TV thriller highlights our subjectivity
THE CURRENT US espionage thriller 'Homeland', which is showing on RTÉ Two on Tuesday evenings, is the highlight of my week. How sad can you get? For those of you who are not watching ' Homeland', putting it as simply as possible: it's about US Army sergeant Nicholas Brody, who was captured while on service in Iraq.
He converted to Islam and became a fanatical follower of Abu Nazir, who plans to hit the US. Brody is to play a pivotal role in the attack. A US drone mistakenly killed a group of children, including Nazir's son. The 'incident' was kept under wraps. The episode plays a significant role in Brody's conversion to Islam.
Brody comes back to the US. A plan is put in place to kill a number of high-ranking people, including the US vice-president. Brody funks it and the CIA gets him on their side. He becomes a double agent.
There are so many angles, sides and corners to it that you would really need eyes at the back of your head to follow it. At times it seems xenophobic. But it also highlights the CIA as not being too worried about obeying the rule of law.
The main CIA character, Carrie Mathison, has a tryst with Brody. At this stage I'm not sure whether or not it is genuine love/lust or for the sake of the CIA. She also happens to be bi-polar. It's interesting to see how her bosses at the CIA treat her when this becomes evident. Her protector, Saul Berenson, is always there to help and support her. So far he's the wise counsel in the series. But last week he falls victim to mysterious double dealing.
The CIA, at least according to 'Homeland', has no problem living by the rule of deception and lies. Of course, it's all for the greater good and honour of the land of the free and the home of the brave. Brody's wife, Jessica, and Carrie are very good looking women. I'm sure many of the men are too.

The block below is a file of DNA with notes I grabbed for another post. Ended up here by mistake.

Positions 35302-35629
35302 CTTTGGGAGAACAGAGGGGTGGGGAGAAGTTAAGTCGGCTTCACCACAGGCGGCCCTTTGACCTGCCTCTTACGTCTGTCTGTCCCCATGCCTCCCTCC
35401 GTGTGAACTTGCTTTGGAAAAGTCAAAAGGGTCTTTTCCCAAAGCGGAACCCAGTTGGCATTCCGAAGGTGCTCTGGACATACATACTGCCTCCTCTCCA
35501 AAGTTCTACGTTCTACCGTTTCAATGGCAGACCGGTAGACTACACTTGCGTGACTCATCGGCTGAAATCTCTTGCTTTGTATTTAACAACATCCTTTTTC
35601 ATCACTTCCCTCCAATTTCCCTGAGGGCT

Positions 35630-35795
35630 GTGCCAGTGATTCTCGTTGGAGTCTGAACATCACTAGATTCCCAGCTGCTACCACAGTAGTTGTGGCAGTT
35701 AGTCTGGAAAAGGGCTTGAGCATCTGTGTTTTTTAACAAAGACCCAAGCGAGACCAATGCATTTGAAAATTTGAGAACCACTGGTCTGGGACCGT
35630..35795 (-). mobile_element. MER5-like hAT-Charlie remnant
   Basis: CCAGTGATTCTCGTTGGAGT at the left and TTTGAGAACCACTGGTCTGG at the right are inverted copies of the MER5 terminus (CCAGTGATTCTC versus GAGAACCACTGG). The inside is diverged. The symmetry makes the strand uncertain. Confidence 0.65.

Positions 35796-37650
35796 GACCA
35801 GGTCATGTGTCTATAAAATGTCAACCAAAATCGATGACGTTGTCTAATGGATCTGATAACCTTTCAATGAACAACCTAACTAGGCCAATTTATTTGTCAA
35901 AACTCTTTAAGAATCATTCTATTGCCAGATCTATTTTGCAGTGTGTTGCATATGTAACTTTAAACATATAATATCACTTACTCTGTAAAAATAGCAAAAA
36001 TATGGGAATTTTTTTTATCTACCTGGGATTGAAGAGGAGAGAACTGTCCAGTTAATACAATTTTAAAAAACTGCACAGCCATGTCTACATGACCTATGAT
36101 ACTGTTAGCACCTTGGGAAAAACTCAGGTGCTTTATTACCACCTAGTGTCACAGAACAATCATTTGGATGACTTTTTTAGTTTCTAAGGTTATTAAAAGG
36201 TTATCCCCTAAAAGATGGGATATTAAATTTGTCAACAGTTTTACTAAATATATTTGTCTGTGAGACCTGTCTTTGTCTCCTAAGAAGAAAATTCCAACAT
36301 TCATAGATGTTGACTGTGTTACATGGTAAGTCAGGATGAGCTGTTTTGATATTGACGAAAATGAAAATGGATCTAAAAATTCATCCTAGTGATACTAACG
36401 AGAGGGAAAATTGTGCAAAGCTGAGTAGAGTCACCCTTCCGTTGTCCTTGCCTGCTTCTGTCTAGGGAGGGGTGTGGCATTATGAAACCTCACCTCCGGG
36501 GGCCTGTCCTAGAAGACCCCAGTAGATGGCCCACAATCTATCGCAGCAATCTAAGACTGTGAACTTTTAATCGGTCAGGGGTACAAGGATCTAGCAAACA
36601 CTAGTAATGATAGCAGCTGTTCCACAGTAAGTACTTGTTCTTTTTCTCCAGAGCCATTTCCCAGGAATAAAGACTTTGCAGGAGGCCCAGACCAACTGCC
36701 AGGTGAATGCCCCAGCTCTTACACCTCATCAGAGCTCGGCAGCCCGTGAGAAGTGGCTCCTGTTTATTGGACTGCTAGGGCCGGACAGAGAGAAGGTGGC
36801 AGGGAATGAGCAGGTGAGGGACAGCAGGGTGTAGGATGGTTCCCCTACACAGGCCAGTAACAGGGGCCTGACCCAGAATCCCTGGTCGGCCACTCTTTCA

There are so many silly scenes – CIA agent Carrie chasing a helicopter in a field in the middle of nowhere. In a previous episode, a number of terrorists shoot up CIA personnel. They come in, blazing submachine gun fire. And believe it or not, Peter Quinn, a central CIA figure, bleeding from the mouth, miraculously walks away.
So what is it about it that has me glued to the screen on Tuesdays? Suspense, the goodies versus the baddies, the aura of secrecy, interesting characters. But it is also bizarre and somehow or other there is something about the bizarre that forever attracts us. Maybe after all it is xenophobic. At least so far the goodies are the Americans and the baddies are the 'foreign terrorists'. You are led to believe that the nastiness and ugliness of ' the goodies' is bearable and deep down they mean to do the right thing. So far all the ' baddies' seem to be from the Middle East or Americans who spent some time there.
Anyone who has been following what is happening in real life to US army private Bradley Manning is bound to look at the world of power and politics with a jaundiced eye. Manning is in jail for over two years since he was accused of intelligence leaks to the WikiLeaks website. As a young man he was bullied because of his sexual orientation. In the last two years he has spent long periods of time in solitary confinement. And this is not a television series. It is for real.
How we are all children of our environment never ceases to amaze me, whether it is to do with our family, our school, our town, our religion, everything. It is the prophet and the bravest of the brave who dare attempt to look out over the parapet. Maybe, in some amazingly artistic design, 'Homeland' wants us to see how we all suffer from terrible bias, subjectivity and brain washing. After this there is to be another series; number three. OMG.
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